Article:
Painful nervus intermedius neuropathy attributed to herpes zoster

Previously used term: Painful nervus intermedius neuropathy attributed to herpes zoster associated with facial paresis is known as Ramsay Hunt syndrome.


Unilateral continuous or near-continuous pain, with or without brief paroxysms superimposed, in the distribution of nervus intermedius and felt deeply in the auditory canal, caused by nervus intermedius herpes zoster infection and commonly associated with facial paresis and other symptoms and/or clinical signs of the infection or its aftermath.

Diagnostic criteria:
  1. Unilateral continuous or near-continuous pain1 in the distribution of nervus intermedius2 and fulfilling criterion C
  2. One or more of the following:
    1. herpetic eruption has occurred in the distribution of nervus intermedius3
    2. Varicella zoster virus (VZV) has been detected in the CSF by polymerase chain reaction (PCR)
    3. direct immunofluorescence assay for VZV antigen or PCR assay for VZV DNA is positive in cells obtained from the base of lesions
  3. Pain developed in temporal relation to the herpes zoster4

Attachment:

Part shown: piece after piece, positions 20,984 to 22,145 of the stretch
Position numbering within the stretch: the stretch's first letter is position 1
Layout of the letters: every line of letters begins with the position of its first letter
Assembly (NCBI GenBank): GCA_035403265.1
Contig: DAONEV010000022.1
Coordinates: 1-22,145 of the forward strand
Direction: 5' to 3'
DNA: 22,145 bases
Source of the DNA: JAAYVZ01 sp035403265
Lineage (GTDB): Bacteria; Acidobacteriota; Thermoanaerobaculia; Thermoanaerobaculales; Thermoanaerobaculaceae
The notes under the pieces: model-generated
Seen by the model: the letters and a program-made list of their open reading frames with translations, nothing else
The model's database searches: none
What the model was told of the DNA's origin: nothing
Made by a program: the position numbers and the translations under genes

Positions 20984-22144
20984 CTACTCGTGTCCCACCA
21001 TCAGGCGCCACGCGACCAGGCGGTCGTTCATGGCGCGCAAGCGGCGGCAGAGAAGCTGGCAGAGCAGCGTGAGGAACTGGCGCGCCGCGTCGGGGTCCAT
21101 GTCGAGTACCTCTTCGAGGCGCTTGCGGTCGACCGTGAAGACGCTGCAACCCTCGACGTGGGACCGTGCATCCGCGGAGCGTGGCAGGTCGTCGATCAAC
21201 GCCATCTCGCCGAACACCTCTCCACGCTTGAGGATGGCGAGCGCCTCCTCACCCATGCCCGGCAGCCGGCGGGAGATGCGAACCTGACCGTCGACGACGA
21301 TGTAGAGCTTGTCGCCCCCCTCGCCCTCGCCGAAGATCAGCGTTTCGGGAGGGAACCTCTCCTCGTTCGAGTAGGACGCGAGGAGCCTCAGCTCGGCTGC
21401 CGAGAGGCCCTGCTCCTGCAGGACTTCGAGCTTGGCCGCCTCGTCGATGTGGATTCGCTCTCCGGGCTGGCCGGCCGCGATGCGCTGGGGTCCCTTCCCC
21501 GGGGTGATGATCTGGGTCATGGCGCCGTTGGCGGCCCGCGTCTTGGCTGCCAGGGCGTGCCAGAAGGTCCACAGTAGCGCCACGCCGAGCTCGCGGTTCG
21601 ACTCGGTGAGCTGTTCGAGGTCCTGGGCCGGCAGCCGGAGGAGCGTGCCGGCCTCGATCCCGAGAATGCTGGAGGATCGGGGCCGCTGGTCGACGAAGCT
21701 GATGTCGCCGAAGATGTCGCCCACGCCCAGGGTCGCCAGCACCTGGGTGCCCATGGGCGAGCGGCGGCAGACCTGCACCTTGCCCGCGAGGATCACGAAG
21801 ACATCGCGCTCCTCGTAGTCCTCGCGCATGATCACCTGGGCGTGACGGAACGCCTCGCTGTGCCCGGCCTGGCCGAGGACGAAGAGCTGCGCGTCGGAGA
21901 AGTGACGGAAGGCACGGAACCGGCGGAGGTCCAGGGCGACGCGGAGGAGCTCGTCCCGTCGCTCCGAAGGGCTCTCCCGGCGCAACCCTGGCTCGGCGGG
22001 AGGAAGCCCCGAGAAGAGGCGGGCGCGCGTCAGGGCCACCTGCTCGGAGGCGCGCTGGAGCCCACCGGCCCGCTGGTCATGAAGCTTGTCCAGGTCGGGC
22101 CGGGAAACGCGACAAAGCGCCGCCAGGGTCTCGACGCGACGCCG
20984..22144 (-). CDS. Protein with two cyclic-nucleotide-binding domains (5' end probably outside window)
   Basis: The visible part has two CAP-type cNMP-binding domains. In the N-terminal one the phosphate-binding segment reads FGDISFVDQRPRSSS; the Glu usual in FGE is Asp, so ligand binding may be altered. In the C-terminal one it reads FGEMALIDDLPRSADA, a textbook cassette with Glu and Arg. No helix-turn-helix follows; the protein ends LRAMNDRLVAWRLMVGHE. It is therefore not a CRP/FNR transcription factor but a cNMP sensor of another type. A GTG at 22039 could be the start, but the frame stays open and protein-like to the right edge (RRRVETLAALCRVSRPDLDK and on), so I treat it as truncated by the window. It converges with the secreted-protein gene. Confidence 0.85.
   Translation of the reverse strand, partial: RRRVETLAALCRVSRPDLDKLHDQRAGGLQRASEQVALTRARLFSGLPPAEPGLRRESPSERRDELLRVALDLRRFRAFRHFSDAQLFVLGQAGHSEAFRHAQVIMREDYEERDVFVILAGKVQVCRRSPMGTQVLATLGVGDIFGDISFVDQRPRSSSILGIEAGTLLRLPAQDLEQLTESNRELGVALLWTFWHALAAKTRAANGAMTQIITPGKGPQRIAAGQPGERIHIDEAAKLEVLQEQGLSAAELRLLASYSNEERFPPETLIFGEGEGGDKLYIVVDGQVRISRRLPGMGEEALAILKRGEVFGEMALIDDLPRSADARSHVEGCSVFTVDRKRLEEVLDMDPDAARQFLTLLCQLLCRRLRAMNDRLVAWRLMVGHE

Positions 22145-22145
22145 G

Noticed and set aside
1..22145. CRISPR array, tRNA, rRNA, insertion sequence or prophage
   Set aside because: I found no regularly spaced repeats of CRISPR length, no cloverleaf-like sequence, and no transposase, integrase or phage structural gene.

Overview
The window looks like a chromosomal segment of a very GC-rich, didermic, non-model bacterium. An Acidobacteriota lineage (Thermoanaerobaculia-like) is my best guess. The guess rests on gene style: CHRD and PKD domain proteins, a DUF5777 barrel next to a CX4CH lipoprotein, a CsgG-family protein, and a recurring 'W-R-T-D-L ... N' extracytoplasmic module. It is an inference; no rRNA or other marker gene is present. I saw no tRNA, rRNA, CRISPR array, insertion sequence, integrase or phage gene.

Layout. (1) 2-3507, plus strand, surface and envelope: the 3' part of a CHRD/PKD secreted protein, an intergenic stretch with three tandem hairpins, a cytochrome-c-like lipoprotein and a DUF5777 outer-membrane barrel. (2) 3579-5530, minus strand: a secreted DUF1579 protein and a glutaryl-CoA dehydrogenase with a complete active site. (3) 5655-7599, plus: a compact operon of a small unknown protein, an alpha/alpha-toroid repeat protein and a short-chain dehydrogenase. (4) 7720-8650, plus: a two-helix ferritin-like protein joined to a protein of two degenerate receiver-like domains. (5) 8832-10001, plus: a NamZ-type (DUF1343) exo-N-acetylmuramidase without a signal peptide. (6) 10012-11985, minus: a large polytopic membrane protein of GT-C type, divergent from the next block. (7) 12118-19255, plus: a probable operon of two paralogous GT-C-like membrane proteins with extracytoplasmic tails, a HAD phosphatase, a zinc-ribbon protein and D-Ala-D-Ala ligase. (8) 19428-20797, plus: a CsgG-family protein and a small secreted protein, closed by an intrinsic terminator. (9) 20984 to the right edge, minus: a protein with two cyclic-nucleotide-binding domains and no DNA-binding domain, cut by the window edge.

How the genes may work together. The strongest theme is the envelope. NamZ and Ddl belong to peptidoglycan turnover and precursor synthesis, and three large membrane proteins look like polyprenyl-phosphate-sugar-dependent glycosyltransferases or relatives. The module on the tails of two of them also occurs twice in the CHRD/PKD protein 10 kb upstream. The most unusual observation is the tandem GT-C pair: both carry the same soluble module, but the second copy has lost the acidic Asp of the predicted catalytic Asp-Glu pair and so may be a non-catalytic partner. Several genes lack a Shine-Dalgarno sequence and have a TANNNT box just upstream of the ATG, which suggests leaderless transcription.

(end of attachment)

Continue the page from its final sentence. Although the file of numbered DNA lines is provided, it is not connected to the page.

4. Not better accounted for by another ICHD-3 diagnosis5.
  1. Brief paroxysms may be superimposed, but are not the predominant pain type.
  2. In the auditory canal, auricle and/or region of the mastoid process.
  3. Due to viral spread, other cranial nerves may become affected.
  4. Pain can precede the herpetic eruption.
  5. The diagnosis is confirmed clinically in the acute stages by detection of vesicles on the tympanic membrane, auditory canal, auricle and/or skin overlying the mastoid process. They may also be seen in the anterior third of the tongue, which the virus has reached via chorda tympani, or on the hard palate, supplied by a vestigial remnant branch of the facial nerve.

Other cranial nerves (VIII, IX, X, XI) may also be affected, leading to tinnitus, hearing loss, vertigo, nausea, hoarseness and dysphagia.

While little is known of the natural course of Painful nervus intermedius neuropathy attributed to herpes zoster, the pain may continue for more than 3 months; it should then be classified as Post-herpetic neuralgia of nervus intermedius.